- Support your student in seeking help and connecting them to resources. Encourage them to make the required phone calls or to send the related emails.
- Examine your expectations - this may not be their best semester (isn't that likely true for all of us?)
The list we provided above is a brief rather than comprehensive list of typical signs that someone may be in distress. If you are concerned about your student and aren’t sure what to do, call 304-293-4431. Clinicians are available 24/7.
Are services confidential? Can I be involved?
Any information a student shares with one of the counselors is protected by West Virginia law. Information about the counseling a student receives is not released, except upon receiving written permission from the student. The only exception to this are in circumstances which would result in a clear and present danger to the safety of the student, or others, as required by law.
It is understandable that you wish to be involved when your student seeks counseling. The best source concerning your student’s counseling is the student. If your student wishes for you to be involved in their treatment here, the student must sign a written release specifying exactly what we are allowed to communicate to you.
Parents can call and speak with one of our clinicians about the services we provide and questions about our services in general.
Why do students come to counseling?
Students may seek counseling for many reasons. Some may come to solve a longstanding problem, and others may be looking for a bit of self-discovery. Students can discuss anxiety, stress management, depression, homesickness, relationship troubles, eating disorders, roommate issues, career choices, and concerns about their family including divorce and substance abuse. There are some common occurrences for which a student may be referred for counseling:
- Drastic changes in personal relationships – such as a death of a loved one, pregnancy,
- Anxiety and depression – especially if the symptoms significantly impact a student’s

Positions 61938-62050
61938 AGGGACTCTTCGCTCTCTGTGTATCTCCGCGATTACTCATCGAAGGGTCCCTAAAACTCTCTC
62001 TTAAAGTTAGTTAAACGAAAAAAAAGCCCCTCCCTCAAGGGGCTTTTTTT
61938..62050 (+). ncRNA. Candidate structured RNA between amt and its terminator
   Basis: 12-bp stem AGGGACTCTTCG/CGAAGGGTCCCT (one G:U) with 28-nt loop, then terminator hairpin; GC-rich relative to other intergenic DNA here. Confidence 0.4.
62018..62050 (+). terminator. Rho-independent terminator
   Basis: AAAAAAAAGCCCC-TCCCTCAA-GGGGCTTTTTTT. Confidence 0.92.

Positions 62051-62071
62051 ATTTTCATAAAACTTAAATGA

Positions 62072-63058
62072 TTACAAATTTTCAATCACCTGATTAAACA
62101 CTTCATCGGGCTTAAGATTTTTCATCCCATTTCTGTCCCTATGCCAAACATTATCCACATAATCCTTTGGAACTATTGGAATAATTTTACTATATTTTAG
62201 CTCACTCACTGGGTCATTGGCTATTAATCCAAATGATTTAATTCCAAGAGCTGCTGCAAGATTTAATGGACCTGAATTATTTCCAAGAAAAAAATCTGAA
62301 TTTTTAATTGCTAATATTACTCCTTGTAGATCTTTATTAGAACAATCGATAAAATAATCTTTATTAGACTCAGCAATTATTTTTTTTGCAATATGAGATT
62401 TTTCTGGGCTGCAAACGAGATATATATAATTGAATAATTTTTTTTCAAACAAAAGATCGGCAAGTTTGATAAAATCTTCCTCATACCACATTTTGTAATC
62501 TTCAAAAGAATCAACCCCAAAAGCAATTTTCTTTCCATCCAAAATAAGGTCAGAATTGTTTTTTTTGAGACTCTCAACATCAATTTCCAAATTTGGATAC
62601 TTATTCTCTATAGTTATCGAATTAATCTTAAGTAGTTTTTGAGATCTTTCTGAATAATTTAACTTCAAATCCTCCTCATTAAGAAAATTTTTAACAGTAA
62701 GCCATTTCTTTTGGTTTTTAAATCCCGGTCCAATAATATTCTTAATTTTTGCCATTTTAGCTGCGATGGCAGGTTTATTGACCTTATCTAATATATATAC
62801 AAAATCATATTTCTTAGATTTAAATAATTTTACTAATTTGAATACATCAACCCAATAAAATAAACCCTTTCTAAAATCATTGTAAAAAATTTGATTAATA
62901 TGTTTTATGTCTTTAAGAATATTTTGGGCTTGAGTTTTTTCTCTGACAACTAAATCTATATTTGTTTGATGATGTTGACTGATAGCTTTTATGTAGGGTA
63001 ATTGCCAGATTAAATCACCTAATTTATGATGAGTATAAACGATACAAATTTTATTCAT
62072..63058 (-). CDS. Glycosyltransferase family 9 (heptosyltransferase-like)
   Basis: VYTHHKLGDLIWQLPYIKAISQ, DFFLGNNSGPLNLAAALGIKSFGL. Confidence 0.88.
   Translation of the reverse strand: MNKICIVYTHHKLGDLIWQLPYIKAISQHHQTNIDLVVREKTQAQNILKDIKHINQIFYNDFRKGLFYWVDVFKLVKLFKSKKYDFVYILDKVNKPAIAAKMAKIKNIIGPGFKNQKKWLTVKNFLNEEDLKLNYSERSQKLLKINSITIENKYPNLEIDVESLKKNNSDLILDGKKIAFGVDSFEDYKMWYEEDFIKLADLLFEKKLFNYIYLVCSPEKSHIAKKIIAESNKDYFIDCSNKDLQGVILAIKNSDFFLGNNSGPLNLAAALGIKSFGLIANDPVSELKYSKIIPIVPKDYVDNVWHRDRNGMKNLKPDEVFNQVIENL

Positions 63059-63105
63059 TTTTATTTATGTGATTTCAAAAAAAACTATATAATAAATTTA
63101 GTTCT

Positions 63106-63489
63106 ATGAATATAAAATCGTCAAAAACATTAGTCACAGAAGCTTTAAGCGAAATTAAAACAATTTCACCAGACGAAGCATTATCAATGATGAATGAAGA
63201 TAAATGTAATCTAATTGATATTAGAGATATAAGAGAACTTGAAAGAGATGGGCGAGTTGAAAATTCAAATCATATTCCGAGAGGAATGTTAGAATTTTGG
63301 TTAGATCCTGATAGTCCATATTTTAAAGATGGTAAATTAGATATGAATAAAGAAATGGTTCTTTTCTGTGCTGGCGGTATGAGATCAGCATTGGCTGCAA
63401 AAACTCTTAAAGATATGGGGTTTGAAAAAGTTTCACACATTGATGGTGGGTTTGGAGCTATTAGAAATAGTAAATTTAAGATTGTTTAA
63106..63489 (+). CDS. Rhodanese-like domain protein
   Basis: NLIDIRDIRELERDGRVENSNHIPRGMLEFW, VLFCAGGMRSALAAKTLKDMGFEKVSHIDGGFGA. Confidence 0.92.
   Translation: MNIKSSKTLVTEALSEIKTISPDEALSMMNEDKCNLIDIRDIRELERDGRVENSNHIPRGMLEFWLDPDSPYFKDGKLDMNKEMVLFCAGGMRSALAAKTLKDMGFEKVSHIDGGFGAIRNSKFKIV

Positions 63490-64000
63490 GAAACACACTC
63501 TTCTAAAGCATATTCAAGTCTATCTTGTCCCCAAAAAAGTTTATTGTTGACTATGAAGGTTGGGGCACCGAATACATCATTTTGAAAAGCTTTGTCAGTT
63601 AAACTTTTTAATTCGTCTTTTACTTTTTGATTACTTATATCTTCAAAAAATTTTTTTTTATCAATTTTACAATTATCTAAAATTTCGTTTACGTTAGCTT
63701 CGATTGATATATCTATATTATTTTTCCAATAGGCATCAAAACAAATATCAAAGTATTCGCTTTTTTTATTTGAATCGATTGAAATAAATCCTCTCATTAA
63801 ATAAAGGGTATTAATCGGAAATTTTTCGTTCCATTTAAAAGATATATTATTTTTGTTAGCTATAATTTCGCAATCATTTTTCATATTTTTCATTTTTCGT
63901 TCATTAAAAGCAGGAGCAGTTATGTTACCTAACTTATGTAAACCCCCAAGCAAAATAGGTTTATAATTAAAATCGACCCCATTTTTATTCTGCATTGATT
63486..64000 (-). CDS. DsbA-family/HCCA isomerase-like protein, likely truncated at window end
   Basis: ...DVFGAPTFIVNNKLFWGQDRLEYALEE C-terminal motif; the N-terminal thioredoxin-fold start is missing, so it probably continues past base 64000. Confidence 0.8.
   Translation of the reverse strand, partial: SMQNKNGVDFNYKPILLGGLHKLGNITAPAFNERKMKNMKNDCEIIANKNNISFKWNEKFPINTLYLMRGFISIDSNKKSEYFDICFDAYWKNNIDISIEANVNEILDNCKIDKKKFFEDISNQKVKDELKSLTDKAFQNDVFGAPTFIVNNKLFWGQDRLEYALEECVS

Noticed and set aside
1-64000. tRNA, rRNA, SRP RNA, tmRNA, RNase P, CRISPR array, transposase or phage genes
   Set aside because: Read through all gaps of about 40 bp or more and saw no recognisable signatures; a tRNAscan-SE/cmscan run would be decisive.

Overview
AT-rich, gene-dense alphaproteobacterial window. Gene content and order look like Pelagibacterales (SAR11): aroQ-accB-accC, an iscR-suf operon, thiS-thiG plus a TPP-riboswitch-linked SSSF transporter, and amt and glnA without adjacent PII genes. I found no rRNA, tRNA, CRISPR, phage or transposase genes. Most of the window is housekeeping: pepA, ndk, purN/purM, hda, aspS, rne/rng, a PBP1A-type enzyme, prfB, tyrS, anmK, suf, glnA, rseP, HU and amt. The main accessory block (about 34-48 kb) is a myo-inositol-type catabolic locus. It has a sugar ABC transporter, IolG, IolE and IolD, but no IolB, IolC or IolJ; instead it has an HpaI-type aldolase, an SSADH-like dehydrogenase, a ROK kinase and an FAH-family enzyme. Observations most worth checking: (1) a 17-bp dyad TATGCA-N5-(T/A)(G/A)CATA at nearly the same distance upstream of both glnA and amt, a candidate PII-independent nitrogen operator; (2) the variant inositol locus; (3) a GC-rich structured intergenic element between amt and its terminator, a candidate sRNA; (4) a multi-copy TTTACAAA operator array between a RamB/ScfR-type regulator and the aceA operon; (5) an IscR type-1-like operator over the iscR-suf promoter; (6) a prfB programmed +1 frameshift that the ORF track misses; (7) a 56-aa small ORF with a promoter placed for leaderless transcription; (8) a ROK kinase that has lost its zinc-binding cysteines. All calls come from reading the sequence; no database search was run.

- Significant changes in mood and/or behavior – withdrawal from others, unexpected
or unexplained crying bouts, anger outbursts, threatening to harm themselves
- Concern about academics – worrying about academic failure, thinking about dropping
out, considering transferring schools
What to do if I have concerns about my student?
We can help! Call us at 304-293-4431 to consult with one of our clinicians. Our staff members are experienced in providing supportive resources for students in distress.
If your concern is emergent and life threatening, please see follow
Information for first-year parents/guardians
We understand that transitioning to a new school can be exciting as well as stressful. Some of our WVU students find counseling services to be helpful during this transition and we would like to help you facilitate the best possible care.
If your student currently sees a professional for counseling and can continue to see them, our recommendation is that the student continues care with their current provider. This will ensure the continuity of your student’s care.
If your student decides to transfer their care to WVU for short-term counseling, it will be important to sign a release of information with their current provider so that their records are transferred.
If your student will require specialized/intensive clinical services that require meeting with the same therapist beyond our short-term scope, we recommend receiving care by a community provider here in Morgantown. Your student should contact us so that we can help your student arrange this care.
We are also available for consultation to students that wish to transfer their existing psychiatric care to the Morgantown Area. WVU Medicine Student Health may also be an option for some students wishing to continue their care while at WVU. Please contact us for more information.
Where can my student find the counseling center on campus?
Health and Education Building
390 Birch Street
PO Box 6422
Morgantown, WV 26506-6422
(Easily found on the Evansdale campus adjacent to the Student Rec Center.)